3D object identification with time-invariant features

Overview
From image sequence to time-invariant features
The object Pinocchio placed in different setting [Click to enlarge]

The study and the analysis of the visual information coming from an image can be tackled with different approaches: to global image description we preferred the local approach since recent research has demonstrated that it leads to a more compact and robust representation of the image even when there are major changes in the object appearance.

We model 3D objects using a visual vocabulary whose words represent the most meaningful component of the object: the description obtained is complete and compact and is capable to describe the object when it is seen from different points of view. The robustness of this approach is remarkable also when the object is in a very cluttered scene and it is partially occluded.

Our modeling and matching method exploits temporal coherence both in training and test.


Method

From image sequence to time-invariant features
From keypoints to visual vocabulary [Click to enlarge]

From keypoints to visual vocabulary

Our method is based on describing objects, no matter how complex, by means of local image structures. Starting from this local information we find descriptors of the objects that are characteristic and meaningful.

The content of an image sequence is redundant both in space and time, thus we obtain compressed descriptions for the purpose of recognition, extracting a collection of trains of features and discarding all the other information. We call this collection model or visual vocabulary of the sequence.

Since the 3D object of interest is described with an image sequence we can sketch the procedure by the following steps:

  1. Keypoints detection and description: local keypoints (such as corners or centres of blob) are extracted and described with SIFT descriptors.


  2. Keypoints tracking: We track the keypoints over the sequence to obtain a robust clustering of similar keypoints.


  3. The visual vocabulary: Each keypoint trajectory describes the feature from different viewpoints: let us call it train of feature. For each train of feature we compute a compact representation that we call time-invariant feature consisting of:
    • a spatial appearance descriptor that is the average of all SIFT vectors of its trajectory
    • a temporal descriptor that contains information on when the feature first appeared in the sequence and on when it was last observed.

2-stage matching
First and second steps of matching procedure [Click to enlarge]

3D object recognition

We propose a two-steps matching procedure that exploits the richness of our temporal features. To achieve such a compromise the steps are:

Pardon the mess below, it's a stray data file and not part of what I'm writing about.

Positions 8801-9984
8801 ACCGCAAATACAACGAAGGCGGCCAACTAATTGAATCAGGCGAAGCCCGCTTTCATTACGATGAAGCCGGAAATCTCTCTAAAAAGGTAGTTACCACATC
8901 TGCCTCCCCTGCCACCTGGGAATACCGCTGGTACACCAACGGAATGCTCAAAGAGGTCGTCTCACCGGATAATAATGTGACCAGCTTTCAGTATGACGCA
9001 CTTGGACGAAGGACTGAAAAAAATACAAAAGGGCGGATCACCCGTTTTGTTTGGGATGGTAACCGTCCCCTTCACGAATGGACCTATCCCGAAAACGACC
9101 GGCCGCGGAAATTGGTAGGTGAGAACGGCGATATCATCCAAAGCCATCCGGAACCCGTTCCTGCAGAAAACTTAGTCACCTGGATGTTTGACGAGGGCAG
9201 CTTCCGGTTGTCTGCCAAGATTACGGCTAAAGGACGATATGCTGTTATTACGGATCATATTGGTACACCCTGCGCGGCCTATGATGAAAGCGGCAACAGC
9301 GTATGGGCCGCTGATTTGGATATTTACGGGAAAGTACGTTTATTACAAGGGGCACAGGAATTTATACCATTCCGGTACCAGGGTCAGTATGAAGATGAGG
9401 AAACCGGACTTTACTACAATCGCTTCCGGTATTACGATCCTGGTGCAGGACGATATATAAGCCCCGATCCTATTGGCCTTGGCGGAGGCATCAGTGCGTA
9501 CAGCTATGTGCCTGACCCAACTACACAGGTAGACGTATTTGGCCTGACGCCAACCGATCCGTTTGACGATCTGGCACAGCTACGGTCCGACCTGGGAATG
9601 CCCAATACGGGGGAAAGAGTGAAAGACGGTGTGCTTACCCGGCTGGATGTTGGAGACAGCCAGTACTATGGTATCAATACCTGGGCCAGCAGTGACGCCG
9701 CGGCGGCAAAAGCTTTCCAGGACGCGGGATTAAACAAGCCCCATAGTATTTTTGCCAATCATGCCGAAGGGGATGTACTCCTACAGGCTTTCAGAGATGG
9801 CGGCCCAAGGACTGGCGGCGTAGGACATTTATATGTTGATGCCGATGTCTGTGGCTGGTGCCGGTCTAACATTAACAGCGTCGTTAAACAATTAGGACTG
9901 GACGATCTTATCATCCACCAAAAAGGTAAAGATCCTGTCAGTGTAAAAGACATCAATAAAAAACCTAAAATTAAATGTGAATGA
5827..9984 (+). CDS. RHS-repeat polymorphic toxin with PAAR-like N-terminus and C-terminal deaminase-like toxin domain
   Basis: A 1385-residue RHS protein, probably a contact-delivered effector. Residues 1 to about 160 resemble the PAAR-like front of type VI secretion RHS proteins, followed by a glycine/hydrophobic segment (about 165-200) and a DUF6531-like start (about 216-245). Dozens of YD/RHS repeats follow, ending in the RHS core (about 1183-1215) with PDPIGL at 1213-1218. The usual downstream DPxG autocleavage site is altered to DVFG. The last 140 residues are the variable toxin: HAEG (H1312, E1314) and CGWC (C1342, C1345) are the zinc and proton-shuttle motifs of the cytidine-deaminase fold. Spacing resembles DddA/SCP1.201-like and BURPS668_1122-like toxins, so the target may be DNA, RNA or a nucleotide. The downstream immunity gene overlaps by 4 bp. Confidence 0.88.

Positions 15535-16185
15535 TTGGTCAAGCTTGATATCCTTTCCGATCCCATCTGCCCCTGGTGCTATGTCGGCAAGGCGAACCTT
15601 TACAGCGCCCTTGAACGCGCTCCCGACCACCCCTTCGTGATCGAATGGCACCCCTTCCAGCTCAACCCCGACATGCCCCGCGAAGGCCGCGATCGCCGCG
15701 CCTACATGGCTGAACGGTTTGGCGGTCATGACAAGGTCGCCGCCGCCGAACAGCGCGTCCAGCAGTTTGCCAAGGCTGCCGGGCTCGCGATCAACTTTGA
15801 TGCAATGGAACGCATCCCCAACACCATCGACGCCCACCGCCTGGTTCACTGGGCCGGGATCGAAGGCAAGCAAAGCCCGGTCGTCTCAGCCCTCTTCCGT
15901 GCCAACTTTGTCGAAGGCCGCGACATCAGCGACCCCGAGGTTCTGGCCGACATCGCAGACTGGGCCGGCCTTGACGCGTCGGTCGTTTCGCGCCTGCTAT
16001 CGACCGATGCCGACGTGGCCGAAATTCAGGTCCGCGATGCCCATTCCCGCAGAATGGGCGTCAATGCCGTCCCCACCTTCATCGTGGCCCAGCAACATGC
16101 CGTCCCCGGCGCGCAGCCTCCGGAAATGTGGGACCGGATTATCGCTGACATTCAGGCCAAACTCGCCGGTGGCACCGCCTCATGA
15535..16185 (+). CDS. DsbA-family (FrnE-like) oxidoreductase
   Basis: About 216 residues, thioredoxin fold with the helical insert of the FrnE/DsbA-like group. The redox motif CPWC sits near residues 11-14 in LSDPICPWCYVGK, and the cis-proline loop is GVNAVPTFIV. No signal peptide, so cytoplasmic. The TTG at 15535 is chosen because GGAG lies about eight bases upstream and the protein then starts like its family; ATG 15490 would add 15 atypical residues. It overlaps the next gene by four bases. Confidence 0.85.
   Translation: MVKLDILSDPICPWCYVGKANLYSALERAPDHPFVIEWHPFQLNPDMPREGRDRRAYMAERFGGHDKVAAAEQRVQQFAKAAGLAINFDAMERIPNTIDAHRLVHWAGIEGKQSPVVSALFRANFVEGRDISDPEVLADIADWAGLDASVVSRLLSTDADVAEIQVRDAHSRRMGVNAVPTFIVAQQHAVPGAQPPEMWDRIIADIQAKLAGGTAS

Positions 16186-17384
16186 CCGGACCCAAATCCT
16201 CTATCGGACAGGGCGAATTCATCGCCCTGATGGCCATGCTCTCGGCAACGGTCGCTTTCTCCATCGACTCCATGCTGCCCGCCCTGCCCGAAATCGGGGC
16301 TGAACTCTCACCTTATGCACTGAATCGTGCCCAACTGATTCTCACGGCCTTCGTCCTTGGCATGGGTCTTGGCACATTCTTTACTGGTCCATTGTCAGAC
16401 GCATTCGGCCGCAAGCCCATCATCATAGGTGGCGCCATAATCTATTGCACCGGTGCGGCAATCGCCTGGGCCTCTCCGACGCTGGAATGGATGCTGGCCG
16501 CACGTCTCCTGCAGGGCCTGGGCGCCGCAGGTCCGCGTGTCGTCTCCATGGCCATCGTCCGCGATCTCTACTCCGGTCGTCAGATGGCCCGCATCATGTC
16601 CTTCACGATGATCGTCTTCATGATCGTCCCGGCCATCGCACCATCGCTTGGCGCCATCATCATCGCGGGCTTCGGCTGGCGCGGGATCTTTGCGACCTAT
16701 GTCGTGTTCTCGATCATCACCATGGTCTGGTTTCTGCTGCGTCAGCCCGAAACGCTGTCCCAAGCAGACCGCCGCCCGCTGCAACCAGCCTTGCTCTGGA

1. First obtain a set of hypotheses on the presence of a given object on the test sequence using a simple nearest neighbour matching looking for a given model in the test sequence.
  2. Then, we refine this hypothesis using spatio-temporal constraints: time constraints allow us to focus on the more appropriate view-point range, discarding all information contained in the model that is not useful for the current match; spatial constraints expand the search area and help us to confirm or reject each hypothesis.

The recognition phase is based on the one-class recognition approach: the higher the number of matches, the higher the probability the sequence contains a given object model.


Experiments and results

Here we present some of the experiments and the results that we have obtained with our two-stage matching procedure for 3D object recognition.

Method assessment

We test the system with simple changes in imaging conditions: illumination and scale variations, background clutter and occlusions of the objects.

Model sequences (click on the images to download the video)




Sequences with changes in illumination and scale (click on the images to download the video)

Circles: dewey’s features; squares: book, crosses: winnie; X’s: goofy.




Sequences with cluttered background and occlusion (click on the images to download the video)





Real scene environment

We test the system with sequences of objects placed in a real scene environment: the background is highly cluttered and there are several object appearing together.

When the number of trajectories decreases the number of matches decreases. The following graph shows the number of matches per frame computed in a sequence in which the objects appear as in a tracking shot.

2-stage matching
Number of matches and number of trajectories for frame [Click to enlarge]


First video in a real scene environment
[Click to download]


Second video in a real scene environment
[Click to download]

Increasing the number of objects

We test the system when the number of objects increases. We compare recognition performances when the number of objects passes from 5 to 10 and finally to 20. Results are reported in the following video and tables.

Number of recognition experiments: 840 Precision=59% Recall= 84% Specificity=5%

Comparing 20 objects
Matches obtained comparing 20 object models [Click to enlarge]
Comparing 20 objects
Matches obtained comparing 20 object models [Click to enlarge]

References

People: E. Delponte, N. Noceti, F. Odone, A. Verri